Note: To protect the privacy of our members, e-mail addresses have been removed from the archived messages. As a result, some links may be broken.

Lesson Plans

Re: artist and mag search

[ Thread ][ Subject ][ Author ][ Date ]
lindacharlie (lindacharlie)
Thu, 24 Jun 1999 09:58:21 -0500

wendy sauls wrote:
> also, anybody have suggestions on art magazines?  i've gotten
> artforum, art in america, american craft, the usual, but they are all
> so euro-art, too much so for my taste, anyway.  i'd like something
> that has a lot broader, more global/cultural/historical approach, like
> where i can read about stuff like aboriginal dot painting and oaxacan
> wood sculpture, for example.  any ideas?

oh for the money to subscribe to them all and then time to read them!
there are so many great resources if you know where to look. the
Smithsonian ( ) almost always has an art
related article and they don't limit these to western (euro) art. e.g.
the 12/98 issue has an awesome article called "The Age of Edo" about the
japanese exhibit at the National Gallery.
National Geographic ( ) is another
super source. e.g. 9/98 "Valley of the Kings" showing art of ancient
egypt; 4/99 "Journey to the Copper Age" in part about craft of metalwork
for ritual and trade 4,000BC; 6/99 "Ancient Art of the Sahara", an
african version of native american, aust. aboriginal, and eurpoean rock
art (the foldout of a 7,000-yr-old giraffe herd engraved on a libyan
cliff is absolutely breathtaking!)

for strictly art mags try *Art & Antiques* which has information about
ancient art from all over the planet; *African Arts*, all about old and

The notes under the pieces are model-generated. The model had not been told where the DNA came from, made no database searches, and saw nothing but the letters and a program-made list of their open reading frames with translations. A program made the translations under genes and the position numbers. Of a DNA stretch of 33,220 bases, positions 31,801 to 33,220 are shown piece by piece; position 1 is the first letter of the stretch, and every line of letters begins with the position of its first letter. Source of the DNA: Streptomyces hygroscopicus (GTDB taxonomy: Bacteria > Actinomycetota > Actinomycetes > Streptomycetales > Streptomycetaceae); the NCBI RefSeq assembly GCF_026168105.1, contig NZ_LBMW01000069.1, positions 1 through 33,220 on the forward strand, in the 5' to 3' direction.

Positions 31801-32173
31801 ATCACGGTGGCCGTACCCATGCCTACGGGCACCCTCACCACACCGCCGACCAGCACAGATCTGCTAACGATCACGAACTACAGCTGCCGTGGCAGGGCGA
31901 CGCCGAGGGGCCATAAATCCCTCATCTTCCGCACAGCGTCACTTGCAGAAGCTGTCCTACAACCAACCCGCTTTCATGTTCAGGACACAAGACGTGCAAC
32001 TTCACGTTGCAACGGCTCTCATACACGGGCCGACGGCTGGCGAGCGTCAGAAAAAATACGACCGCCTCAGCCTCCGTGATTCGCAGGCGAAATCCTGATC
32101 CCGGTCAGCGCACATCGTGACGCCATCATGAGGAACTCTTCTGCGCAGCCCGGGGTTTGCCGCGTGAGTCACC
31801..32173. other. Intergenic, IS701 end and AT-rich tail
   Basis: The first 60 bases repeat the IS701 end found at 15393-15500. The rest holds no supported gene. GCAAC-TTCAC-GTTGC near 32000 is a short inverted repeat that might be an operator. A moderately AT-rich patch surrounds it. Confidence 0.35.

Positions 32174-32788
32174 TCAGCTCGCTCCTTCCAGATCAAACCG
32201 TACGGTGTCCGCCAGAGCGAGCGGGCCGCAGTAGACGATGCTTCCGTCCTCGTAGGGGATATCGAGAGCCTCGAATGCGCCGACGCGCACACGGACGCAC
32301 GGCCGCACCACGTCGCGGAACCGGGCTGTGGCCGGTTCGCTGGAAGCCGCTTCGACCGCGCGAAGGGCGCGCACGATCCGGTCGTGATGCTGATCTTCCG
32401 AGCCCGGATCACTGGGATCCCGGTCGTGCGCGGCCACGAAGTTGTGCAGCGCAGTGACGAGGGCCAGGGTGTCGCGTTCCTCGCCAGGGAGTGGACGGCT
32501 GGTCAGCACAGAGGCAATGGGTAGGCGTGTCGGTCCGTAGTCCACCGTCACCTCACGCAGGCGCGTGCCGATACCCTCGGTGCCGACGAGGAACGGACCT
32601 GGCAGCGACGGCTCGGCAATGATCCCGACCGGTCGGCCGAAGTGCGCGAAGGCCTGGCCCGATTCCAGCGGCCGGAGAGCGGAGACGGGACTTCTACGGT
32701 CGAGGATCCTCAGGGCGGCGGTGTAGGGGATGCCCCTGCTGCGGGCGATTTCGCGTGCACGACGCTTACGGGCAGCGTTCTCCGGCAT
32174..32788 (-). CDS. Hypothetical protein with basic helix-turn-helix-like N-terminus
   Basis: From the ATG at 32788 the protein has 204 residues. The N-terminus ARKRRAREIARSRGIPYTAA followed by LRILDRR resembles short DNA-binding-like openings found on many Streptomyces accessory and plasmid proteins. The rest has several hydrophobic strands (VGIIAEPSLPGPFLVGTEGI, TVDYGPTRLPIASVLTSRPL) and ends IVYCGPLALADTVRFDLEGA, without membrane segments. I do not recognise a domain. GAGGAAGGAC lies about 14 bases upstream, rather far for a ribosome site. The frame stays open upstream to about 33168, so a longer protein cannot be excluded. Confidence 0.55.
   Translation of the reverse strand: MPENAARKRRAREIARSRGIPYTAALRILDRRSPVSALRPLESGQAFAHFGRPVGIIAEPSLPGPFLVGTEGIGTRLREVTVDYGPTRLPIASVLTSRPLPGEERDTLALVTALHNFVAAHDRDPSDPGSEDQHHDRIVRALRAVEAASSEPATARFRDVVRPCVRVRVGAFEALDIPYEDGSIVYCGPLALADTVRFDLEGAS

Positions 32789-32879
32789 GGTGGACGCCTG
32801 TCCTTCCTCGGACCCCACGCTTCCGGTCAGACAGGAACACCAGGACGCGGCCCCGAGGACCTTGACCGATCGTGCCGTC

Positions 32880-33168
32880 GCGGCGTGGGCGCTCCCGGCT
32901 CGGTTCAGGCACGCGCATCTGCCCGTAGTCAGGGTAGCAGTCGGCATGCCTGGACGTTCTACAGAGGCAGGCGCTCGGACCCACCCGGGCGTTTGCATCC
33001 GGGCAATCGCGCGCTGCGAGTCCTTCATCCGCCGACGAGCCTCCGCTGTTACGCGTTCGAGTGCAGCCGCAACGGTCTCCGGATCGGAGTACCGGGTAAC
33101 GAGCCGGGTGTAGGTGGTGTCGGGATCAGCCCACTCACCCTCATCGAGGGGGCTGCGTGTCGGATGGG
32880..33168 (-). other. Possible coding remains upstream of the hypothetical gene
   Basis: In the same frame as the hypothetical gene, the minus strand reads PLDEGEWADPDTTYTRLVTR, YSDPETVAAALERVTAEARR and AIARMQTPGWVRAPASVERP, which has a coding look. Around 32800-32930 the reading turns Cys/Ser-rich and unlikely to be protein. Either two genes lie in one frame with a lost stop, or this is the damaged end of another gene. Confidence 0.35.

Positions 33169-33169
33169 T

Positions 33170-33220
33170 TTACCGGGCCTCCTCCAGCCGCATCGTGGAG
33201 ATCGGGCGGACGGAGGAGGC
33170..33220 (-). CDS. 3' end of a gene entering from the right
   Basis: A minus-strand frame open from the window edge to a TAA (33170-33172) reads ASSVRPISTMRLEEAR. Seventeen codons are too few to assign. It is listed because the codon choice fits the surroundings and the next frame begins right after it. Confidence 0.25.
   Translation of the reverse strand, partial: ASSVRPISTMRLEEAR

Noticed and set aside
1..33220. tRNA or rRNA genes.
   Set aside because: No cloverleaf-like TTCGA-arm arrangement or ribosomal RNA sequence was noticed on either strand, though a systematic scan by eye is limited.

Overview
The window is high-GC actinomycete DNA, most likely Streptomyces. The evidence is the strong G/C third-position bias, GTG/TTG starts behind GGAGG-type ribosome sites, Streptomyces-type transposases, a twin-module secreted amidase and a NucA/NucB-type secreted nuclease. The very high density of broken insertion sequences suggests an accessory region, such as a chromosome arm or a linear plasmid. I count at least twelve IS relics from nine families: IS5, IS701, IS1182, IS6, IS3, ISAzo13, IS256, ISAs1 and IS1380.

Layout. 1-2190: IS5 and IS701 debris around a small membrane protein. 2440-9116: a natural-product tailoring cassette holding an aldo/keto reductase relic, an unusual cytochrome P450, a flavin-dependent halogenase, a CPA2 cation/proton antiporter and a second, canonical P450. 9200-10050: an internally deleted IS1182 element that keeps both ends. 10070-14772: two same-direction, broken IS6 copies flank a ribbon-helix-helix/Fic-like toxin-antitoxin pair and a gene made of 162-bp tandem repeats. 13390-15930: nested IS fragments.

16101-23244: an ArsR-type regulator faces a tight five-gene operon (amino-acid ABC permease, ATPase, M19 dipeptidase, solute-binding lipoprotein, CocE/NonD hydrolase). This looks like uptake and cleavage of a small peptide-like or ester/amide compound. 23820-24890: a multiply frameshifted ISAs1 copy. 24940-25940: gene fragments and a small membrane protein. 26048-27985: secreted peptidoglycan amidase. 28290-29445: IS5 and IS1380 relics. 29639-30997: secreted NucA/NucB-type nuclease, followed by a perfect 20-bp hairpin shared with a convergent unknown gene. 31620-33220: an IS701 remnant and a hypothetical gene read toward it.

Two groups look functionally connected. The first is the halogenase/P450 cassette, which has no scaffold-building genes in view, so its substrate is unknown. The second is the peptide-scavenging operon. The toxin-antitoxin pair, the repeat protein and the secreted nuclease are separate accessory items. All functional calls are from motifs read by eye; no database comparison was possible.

new african art; and there's one that has all Native American art -
can't remember the title but have seen it at borders, at museum shops,
and in university/museum libraries.

completely off the subject of wendy's question but back to the
interdisciplinary thread i started with, the New York Academy of
Sciences publishes a neat magazine called "The Sciences" available at
borders or online ( ). The cover and
every article are beautifully illustrated with four-color repros from
museum and gallery collections that complement the science articles with
amazing clarity. e.g. the jan/feb 91 issue (i saved!) has a 6-pg article
on the dying off of songbirds with 4 color illustrations: "Tennessee
Warbler" by Louis Agassiz Fuertes (1895); a 1st century Roman fresco; an
Audubon; and "Untitled (Mirage)" by Pat Steir, 1985. The only info about
the art is given in picture credits, but i love the publisher's idea of
communicating the scientific idea by means of the aesthetic image.

well, the reason i seem to have all these mags at the ready is because
i'm packing to move! and right now i'm not getting very far! later,
linda in michigan